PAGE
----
Research cited in this review was funded by two grants from the National Institutes of Health, (R01-HL63313 and R01-HL72125), theAdolph Coors Foundation, the Peterson Family Foundation, the Larry K. Dodge Chair of Integrative Biology, and the Susan SamueliChair of Integrative Medicine.

    MEDICAL ACUPUNCTUREVolume 25, Number 2, 2013# Mary Ann Liebert, Inc.DOI: 10.1089/acu.2013.0960


  • understanding of this ancient therapy.1 With mounting evi-

    dence that acupuncture can be used to treat a number of

    clinical conditions, including cardiovascular dysfunctions,

    such as hypertension and hypotension, the rationale for

    achieving a better understanding of the actions of acu-

    puncture at organ system, cellular, and subcellular levels has

    become more compelling.2 This article is a review of recent

    experimental studies exploring mechanisms underlying the

    cardiovascular actions of acupuncture, a focus of the

    laboratory of the Samueli Center for Integrative Medicine

    and Department of Medicine, University of California, Ir-

    vine, over the last decade and a half.


    Two pioneers who used accepted Western approaches to

    study the mechanisms of actions of acupuncture were Drs.

    Ji-Sheng Han (PhD) at Beijing University and Peng Li (MD)

    at Shanghai Medical University. Dr. Han focused on pain

    while Dr. Li, together with Dr. Tai Yao, (MD) studied

    acupunctures action on cardiovascular function. Both re-

    searchers described the importance of the central nervous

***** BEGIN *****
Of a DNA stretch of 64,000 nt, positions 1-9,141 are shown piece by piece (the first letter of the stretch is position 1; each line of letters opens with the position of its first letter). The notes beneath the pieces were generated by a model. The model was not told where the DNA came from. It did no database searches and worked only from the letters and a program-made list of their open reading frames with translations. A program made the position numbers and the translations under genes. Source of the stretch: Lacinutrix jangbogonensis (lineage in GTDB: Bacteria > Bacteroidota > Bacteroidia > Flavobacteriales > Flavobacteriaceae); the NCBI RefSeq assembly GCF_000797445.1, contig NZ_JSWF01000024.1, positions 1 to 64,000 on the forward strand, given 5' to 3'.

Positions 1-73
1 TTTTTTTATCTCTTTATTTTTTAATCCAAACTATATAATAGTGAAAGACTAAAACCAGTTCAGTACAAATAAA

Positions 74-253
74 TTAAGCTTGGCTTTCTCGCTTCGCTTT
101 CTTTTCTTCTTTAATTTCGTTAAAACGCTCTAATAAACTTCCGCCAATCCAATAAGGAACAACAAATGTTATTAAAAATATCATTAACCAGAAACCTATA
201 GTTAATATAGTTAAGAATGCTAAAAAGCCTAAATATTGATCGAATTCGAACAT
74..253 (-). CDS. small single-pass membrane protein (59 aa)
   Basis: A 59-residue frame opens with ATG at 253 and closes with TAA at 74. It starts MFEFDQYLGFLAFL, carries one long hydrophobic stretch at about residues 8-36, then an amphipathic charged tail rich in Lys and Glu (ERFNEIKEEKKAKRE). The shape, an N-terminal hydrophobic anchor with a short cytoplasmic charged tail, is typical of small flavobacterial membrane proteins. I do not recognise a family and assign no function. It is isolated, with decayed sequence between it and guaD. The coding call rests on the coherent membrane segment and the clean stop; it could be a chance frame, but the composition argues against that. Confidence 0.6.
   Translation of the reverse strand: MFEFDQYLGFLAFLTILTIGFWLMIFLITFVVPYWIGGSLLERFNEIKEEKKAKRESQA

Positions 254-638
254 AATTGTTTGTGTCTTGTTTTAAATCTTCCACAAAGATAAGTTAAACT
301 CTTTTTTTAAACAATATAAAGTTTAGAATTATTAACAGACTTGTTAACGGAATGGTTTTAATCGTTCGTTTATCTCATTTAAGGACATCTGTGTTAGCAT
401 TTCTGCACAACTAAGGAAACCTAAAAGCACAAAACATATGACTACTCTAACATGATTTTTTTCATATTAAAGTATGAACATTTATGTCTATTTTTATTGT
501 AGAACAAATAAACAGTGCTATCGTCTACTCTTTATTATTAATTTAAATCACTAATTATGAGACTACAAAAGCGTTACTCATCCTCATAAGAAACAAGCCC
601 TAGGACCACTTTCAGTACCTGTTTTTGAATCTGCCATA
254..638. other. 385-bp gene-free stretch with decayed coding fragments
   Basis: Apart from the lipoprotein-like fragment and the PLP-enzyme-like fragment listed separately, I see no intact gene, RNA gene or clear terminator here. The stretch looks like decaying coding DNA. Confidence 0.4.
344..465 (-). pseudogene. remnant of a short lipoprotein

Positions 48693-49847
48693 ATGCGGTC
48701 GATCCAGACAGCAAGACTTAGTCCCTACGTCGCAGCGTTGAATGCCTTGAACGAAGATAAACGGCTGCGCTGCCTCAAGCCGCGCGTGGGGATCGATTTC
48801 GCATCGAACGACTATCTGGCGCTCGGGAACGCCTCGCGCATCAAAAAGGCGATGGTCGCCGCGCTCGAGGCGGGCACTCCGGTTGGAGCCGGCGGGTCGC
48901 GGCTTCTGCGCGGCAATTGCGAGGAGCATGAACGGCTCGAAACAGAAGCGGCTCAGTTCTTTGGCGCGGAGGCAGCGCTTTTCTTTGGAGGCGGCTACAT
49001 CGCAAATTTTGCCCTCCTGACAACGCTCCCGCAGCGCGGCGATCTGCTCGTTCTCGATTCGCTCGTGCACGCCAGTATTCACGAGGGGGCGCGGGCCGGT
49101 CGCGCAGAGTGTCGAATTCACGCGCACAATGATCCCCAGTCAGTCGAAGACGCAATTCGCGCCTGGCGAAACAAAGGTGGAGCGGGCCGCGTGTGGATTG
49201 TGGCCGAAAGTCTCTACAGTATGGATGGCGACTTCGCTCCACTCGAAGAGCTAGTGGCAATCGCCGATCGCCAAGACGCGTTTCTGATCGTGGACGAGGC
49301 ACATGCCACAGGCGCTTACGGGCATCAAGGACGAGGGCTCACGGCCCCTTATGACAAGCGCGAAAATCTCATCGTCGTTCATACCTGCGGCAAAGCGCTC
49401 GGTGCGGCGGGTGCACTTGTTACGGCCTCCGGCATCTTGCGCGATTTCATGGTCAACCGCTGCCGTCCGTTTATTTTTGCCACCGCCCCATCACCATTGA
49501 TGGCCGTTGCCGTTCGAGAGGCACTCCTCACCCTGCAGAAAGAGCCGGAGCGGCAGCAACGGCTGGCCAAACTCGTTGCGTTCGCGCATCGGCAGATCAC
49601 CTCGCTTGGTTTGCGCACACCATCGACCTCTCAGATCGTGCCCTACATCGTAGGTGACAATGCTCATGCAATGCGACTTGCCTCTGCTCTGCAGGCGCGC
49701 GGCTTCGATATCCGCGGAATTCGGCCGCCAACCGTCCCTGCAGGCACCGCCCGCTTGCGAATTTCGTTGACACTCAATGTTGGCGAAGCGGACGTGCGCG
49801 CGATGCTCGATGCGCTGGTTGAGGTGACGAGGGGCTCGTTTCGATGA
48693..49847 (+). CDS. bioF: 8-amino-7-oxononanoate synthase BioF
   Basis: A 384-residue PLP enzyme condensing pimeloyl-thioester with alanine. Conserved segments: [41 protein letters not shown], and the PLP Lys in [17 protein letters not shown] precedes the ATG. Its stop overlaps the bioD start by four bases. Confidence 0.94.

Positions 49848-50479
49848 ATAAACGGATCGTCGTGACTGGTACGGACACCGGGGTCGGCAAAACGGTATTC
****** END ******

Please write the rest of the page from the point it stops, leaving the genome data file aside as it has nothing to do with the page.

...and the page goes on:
system (CNS) in mediating acupunctures physiological

    actions. These researchers found that the endogenous opioid

    system in the CNS was responsible for much of acupunc-

    tures modulation of pain and hypertension.3,4 Small studies

    of patients with coronary disease in the late 1980s and early

    1990s suggested that acupuncture reduces electrocardio-

    graphic evidence of myocardial ischemia and increases

    angina threshold.46 In the mid 1990s, I began a long-term

    collaboration with Dr. Li, exploring peripheral and central

    neural mechanisms underlying the actions of electro-

    acupuncture (EA) on cardiovascular function. The collabo-

    ration involved studying experimental models of myocardial

    ischemia, reflex-induced hypertension, and, more recently,

    reflex hypotension. Each model was based on the observation

    that acupunctures cardiovascular actions are most prominent

    when autonomic outflow is stimulated, for example, during

    visceral sympathoexcitatory reflexes. These investigations

    over the last 16 years have been reported in a series of more

    than 30 studies using combined whole animal or human

    physiological, electrophysiological, anatomical, pharmaco-

    logical, and, more recently, molecular approaches.


    Early studies originating from Europe have suggested

    that acupuncture reduces ischemia in patients with symp-

    tomatic coronary artery disease.59 To explore the mecha-

    nisms underlying this clinical effect, Dr. Li and I developed

    a feline model of demand-induced myocardial ischemia, in